The least expensive serving, what is called a “half portion” for $70, is just big enough to give four people a couple of bites each. If I were going to spend money on fugu again, though, I would make a beeline for the sperm sacs, or shirako. Barely broiled, either plain with salt crystals or brushed with a miso glaze, Nippon’s shirako is as smooth and thick as fudge, with a flavor that recalls buttered crab meat, among other things.

Many firsts have been claimed by or on behalf of Nippon. Some of them may be true. Did it have the first sushi counter in New York? I am not convinced. In a 1963 Times review, Craig Claiborne wrote that Nippon had a tempura counter where sushi, “the traditional service of raw fish,” was also available. Today the sushi is respectable, if not on its own a reason to visit.

Is it a fact that no other New York restaurant was making soba noodles in 1988, when Nippon began to do so? Certainly few places have gone to the same lengths in pursuit of soba as Nippon, which imported not just buckwheat seeds but also a buckwheat farmer from Japan, and planted both in a field outside Montreal. (For years the farm also supplied a sister restaurant, Soba Nippon, now closed.)

Restaurant Nippon’s soba noodles are nutty, bouncy, springy, slightly rough and very good. I like them chilled, dunked in ponzu. Against my better judgment I even like the odd, Americanized soba salads, with a pile of noodles and meat or tofu on a platter with a fistful of lettuce.

The custom-farmed buckwheat also goes into an astoundingly good thing called soba miso that comes smeared on a small wooden paddle. A black sludge of fermented buckwheat studded with buckwheat kernels, it looks like brownie batter and tastes a little like chocolate, too, as well as roasted nuts and espresso and cooked mushrooms.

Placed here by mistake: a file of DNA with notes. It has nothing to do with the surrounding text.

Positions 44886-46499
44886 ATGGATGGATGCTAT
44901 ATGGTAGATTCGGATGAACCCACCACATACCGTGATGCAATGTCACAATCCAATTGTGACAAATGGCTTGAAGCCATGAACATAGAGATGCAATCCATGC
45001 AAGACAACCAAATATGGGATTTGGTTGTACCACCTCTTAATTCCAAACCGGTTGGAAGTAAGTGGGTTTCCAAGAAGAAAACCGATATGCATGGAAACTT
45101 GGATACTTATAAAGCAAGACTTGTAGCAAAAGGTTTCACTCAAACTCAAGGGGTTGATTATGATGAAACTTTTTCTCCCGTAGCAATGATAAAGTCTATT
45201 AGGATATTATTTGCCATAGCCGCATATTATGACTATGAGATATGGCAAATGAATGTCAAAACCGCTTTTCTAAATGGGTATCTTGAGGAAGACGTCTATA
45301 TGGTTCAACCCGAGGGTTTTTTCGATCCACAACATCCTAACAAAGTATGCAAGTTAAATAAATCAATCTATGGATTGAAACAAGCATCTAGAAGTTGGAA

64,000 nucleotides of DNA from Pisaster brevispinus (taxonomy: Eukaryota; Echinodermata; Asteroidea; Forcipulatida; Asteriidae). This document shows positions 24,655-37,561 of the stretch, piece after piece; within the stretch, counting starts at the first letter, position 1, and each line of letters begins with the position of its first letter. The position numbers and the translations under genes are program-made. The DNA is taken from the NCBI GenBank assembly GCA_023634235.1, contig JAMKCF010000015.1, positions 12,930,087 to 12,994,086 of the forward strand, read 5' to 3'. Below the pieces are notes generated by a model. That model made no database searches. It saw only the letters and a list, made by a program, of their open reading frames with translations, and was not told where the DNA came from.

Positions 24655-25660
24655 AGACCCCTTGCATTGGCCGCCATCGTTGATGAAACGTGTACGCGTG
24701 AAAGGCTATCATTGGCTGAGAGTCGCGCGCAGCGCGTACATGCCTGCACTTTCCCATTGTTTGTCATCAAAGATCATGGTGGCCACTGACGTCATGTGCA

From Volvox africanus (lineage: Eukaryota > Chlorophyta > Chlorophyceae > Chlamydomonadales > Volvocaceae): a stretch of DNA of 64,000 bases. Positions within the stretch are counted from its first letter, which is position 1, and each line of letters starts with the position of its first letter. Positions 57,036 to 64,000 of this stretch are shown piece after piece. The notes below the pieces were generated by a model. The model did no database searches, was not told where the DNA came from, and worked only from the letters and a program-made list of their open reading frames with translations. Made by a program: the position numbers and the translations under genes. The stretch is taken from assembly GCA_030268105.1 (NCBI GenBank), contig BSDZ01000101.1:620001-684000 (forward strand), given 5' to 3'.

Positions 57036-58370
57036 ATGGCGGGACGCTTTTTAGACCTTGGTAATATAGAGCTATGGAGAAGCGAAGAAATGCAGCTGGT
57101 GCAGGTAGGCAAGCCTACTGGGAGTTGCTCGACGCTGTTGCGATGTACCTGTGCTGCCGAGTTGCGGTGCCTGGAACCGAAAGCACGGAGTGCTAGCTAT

Whether negimaki was invented at Nippon or simply made its first United States appearance there, it’s hard to see why tough beef wrapped around undercooked scallions captured America’s imagination. More intriguing is another original, beef oroshi, essentially shabu shabu except that it is cooked offstage and you get nothing but meat and broth with some spicy grated daikon.

This is also the birthplace of agedashi mozzarella. If you have ever wondered what fried cheese in dashi would taste like, you will find the answer here.

The backbone of the menu, though, is traditional Japanese food, nearly all of it good and some of it better than that. There is fluke for those who won’t pay up for fugu, and it is just what you’d want it to be. Broiled eel over rice makes a wonderfully soothing meal.

The kamonabe is a duck hot pot cooked over a burner set on the table. The duck may not be entirely tender, but it is flavorful. The broth is a symphony. For scale, theatricality and deeply reassuring flavor, its only rival is the sukiyaki, but the kamonabe comes with a dividend: a bowl of rice cooked in the leftover broth as a second course.